The age at first thrombotic event was obtained from the charts. Demographic and clinical characteristics, drugs used after the diagnosis of thrombosis and those currently used, along with smoking and working status, were surveyed by a standardized questionnaire (Appendix 1, http://links.lww.com/MD/A482). Clinical features of chronic venous disease were graded by the same physician (OSC) according to 2 classification systems, both developed by the American Venous Forum (Appendix 1, http://links.lww.com/MD/A482).7 The first was the descriptive clinical, etiologic, anatomical, and by pathophysiologyical (CEAP) classification, which was revised in 2004,12 and the latter was the venous clinical severity scoring (VCSS) which had been developed as a complementary to the first scheme in 200013 and was revised in 2010.14 In CEAP, there were 8 classes designated as C0 (no visible or palpable signs of venous disease); C1 (telangiectasies or reticular veins); C2 (varicose veins); C3 (edema); C4a (pigmentation); C4b (lipodermatosclerosis); C5 (healed venous ulcer); and C6 (active venous ulcer). In VCSS, there were 10 questions that assessed the intensity of pain, varicose veins, venous edema, skin pigmentation, inflammation, induration, ulcers (number, duration and size), and use of compressive therapy. Each question had 4 possible answers (0: none, 1: mild, 2: moderate, and 3: severe). Points were added to produce a total score ranging between 0 and 30. Total score of CEAP ranged between 0 and 7. The clinical signs in only the more affected leg were considered while grading. Symptoms that could be associated with venous thrombosis, such as itching, cramps, and leg hair loss, were also assessed. Venous claudication was specifically sought using the Edinburgh questionnaire—the revised version of the Rose questionnaire.15 Severe PTS was defined as CEAP classes 4 through 6.16
The institutional review board of the Cerrahpaşa Medical School approved the study and all participants gave informed consent.
Continuous data were expressed as mean and standard deviation (SD). Data with non-normal distribution were expressed as median (interquartile range [IQR]). Comparisons between groups were made by Student t test for normal-distributed continuous variables. Continuous variables with non-normal distribution were compared using Mann–Whitney U test. Categorical variables were compared by the Pearson chi-square test or the Fisher exact test.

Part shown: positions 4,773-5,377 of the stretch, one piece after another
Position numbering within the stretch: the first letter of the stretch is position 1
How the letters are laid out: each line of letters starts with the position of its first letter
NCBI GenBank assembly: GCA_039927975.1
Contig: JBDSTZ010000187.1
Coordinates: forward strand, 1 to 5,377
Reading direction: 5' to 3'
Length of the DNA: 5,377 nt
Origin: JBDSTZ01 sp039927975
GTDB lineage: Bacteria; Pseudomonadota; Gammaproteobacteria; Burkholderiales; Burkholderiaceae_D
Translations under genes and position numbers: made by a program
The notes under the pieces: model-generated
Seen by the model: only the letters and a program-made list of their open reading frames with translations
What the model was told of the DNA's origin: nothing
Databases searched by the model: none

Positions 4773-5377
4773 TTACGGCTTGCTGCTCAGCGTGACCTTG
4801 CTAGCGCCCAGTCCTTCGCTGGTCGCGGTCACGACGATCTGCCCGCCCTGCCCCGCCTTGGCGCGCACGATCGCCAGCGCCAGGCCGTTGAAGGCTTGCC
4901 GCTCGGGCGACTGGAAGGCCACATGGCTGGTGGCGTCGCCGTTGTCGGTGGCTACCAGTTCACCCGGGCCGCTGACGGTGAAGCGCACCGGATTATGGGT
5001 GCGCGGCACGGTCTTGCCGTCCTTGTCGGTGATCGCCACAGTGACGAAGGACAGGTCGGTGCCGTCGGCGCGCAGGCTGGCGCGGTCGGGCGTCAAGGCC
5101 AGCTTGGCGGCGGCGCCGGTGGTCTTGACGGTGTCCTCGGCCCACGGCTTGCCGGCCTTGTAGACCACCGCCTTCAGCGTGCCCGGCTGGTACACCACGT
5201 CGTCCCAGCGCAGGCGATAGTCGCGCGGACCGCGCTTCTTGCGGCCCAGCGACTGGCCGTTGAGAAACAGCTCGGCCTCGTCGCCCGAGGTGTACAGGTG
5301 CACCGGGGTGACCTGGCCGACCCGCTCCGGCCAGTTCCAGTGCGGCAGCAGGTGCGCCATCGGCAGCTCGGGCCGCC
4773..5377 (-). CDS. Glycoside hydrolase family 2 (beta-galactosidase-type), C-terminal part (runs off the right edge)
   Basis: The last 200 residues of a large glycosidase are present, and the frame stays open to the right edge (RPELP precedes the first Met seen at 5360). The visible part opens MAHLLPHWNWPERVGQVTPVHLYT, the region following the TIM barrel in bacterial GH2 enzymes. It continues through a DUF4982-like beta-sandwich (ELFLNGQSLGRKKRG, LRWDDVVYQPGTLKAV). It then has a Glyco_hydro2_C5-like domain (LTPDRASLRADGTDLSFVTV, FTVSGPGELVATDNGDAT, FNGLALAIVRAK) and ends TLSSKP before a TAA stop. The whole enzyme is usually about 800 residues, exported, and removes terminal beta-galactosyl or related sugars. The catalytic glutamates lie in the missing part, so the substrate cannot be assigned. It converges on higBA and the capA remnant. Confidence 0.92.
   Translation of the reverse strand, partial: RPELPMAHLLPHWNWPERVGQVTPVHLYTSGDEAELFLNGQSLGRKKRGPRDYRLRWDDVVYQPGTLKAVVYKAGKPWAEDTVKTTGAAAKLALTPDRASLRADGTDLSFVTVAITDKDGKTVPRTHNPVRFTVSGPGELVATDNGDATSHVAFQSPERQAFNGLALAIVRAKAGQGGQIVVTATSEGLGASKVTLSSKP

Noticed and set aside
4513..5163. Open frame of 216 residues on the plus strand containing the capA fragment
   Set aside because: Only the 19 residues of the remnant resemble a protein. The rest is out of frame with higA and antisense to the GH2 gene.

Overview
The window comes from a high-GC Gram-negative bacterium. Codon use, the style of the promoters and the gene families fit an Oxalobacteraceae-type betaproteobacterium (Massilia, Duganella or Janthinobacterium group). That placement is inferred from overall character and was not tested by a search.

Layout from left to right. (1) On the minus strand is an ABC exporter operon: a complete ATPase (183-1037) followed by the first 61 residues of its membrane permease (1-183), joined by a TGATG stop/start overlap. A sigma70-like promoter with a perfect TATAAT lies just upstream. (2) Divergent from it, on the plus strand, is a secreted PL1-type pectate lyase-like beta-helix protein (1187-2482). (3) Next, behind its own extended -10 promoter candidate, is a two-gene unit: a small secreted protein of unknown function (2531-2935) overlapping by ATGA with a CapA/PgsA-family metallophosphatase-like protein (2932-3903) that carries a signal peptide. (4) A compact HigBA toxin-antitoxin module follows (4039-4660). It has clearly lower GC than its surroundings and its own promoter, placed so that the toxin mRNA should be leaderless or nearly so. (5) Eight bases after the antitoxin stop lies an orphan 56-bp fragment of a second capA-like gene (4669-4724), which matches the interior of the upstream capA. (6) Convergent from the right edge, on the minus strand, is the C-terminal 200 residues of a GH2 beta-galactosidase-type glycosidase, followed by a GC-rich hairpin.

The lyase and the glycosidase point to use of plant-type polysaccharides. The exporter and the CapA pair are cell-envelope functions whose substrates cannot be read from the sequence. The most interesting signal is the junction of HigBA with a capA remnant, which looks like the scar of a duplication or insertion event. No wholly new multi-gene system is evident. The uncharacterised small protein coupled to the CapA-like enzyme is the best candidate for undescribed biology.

Hierarchical cluster analysis was used to identify patterns of venous disease. Tree dendograms that were derived using ϕ correlation coefficient were constituted to visualize cluster patterns in both patient and control groups.
We used univariate and multivariate binary logistic regressions to determine variables that were independently associated with having BS, with control group being accepted as the reference group. To examine relationships between various predictors and severe PTS and venous claudication among BS patients, we again used univariate and multivariate binary logistic regressions. Those variables that were found to be associated significantly with univariate analyses were then used to build multiple logistic regression models.
The odds ratios (ORs) with 95% confidence intervals (CIs) were calculated by binary logistic regression models (Enter). All tests were performed using SPSS for Windows, version 20.0, software (IBM SPSS Inc., Chicago, IL).
We studied 78 (71 men, 7 women) BS and 50 (29 men, 21 women) controls with LEVT. As shown in Table Table1,1, BS patients were more likely to be men (91% vs 58%) and had significantly earlier age of onset of thrombosis (32±9 vs 41±13; P<0.001). Among the BS patients, the median disease duration of BS—from the fulfillment of the criteria to the time of the current study—was 12 (IQR 7–19) years. The median time between BS and thrombosis onset was calculated as 5 years (IQR 2–9 years). Thrombosis duration was calculated as median 5 (IQR 1–10) years for BS and median 7 (IQR 1.3–11.9) months for controls.
Smoking and unemployment were similar in frequency in both groups. These were also true when women were excluded.
Twenty-one (27 %) BS patients had concomitant one or more venous (n=10) or arterial (n=11) vascular involvement outside the legs. Venous thrombosis was found in the superior vena cava (n=3), inferior vena cava (n=6), dural sinus (n=5), and hepatic veins (n=3). Arterial aneurysms were observed in the pulmonary (n=6), femoral (n=2), popliteal (n=1), carotid arteries (n=1), and abdominal aorta (n=1). Apart from vascular involvement, 23 (30 %) patients had joint, 38 (49 %) eye, and 1 patient had parenchymal neurological involvement.
Of the 50 controls with LEVT due to other causes, a possible cause for thrombotic tendency could be identified in 14, such as renal transplantation (n=1), pregnancy (n=5), long trip (n=4), use of oral contraceptives (n=1), traffic accident (n=1), and postsurgical intervention (n=2). Apart from these, 5 patients had been diagnosed with a chronic disease such as rheumatoid arthritis (n=2), psoriatic arthritis (n=1), ankylosing spondylitis (n=1), and chronic hepatitis B (n=1).